Power companies that don’t anticipate consolidation “still have their heads in the sand,” a Spokane utility’s chief executive said following a shareholder vote to merge with another company.
That was November 1994. The speaker was Paul Redmond, chairman and chief executive officer of what was then the Washington Water Power Co.
Shareholders had just approved a merger with Reno-based Sierra Pacific Resources, which was expected to become a template for other deals that would attract more capital and increase the industry’s efficiency.
Despite approvals from Sierra Pacific shareholders and the six state utility commissions that reviewed the merger, WWP killed the proposal when the Federal Energy Regulatory Commission challenged proposed rates for a transmission line between the companies.
But the pressures that brought WWP and Sierra Pacific to the altar did not abate. The Reno utility subsequently merged with Nevada Power. WWP, rebranded as Avista Corp. in 1999, continued to look for new ways to go forward. Acquisition by Hydro One may be that avenue.
Avista shareholders today are expected to approve the transaction. Officials anticipate little regulatory interference. The utility world has evolved much as Redmond foresaw in 1994.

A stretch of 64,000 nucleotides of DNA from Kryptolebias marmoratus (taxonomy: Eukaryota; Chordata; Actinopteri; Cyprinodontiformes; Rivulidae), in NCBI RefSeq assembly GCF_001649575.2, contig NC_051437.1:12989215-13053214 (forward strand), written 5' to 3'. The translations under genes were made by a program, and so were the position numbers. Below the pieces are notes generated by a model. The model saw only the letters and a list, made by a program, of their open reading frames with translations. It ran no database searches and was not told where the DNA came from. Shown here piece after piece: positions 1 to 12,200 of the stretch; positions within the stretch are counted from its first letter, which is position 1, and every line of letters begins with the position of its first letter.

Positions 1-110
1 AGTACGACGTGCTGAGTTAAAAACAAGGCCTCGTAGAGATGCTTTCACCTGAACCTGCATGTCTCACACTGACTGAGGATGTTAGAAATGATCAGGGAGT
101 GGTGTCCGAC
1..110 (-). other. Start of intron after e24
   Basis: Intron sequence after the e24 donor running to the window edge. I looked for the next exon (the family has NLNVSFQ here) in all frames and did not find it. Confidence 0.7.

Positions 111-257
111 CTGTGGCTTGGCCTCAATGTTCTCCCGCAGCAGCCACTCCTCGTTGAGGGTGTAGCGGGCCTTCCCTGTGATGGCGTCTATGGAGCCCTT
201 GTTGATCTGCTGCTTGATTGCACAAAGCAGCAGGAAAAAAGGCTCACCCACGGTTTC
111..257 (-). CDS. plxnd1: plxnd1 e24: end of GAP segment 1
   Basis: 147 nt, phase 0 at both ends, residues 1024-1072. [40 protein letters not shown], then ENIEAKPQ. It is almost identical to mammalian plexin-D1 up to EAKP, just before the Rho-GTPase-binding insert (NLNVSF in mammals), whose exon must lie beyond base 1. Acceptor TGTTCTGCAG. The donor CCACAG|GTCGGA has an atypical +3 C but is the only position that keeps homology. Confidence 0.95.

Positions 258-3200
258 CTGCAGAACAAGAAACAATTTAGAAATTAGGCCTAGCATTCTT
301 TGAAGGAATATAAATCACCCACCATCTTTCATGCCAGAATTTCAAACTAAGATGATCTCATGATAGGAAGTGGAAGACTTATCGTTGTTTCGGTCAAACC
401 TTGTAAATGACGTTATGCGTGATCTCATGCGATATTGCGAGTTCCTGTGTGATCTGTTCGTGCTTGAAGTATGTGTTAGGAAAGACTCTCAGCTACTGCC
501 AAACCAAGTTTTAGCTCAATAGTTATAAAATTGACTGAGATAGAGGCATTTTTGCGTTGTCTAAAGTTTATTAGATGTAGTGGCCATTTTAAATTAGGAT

Washington’s other big private utilities have long since surrendered to larger partners that, like Hydro One, are based outside the United States. Puget Sound Energy was purchased in 2009 by Macquarie Group of Australia. Scottish Power bought PacificCorp in 2001.
Of the private utilities serving Washington ratepayers, only Northwest Natural Gas remains independent.
And Avista would hardly be the first of once-iconic Spokane-area companies to be swallowed up by national or international firms.
Old National Bancorporation was purchased by US Bancorp in 1987. ISC Systems, which once employed more than 2,000 making computer systems for the savings and loan industry, was sold to Olivetti Spa in 1989. That was the first of a series of ownership changes that have sequentially diminished employment.
For Avista, the struggle for independence predated the engagement with Sierra Pacific. During its 128-year history, the utility has survived the breakup of a holding company, a dalliance with nuclear power and convictions of company officials for obstructing justice. Fraud convictions were overturned in 1986.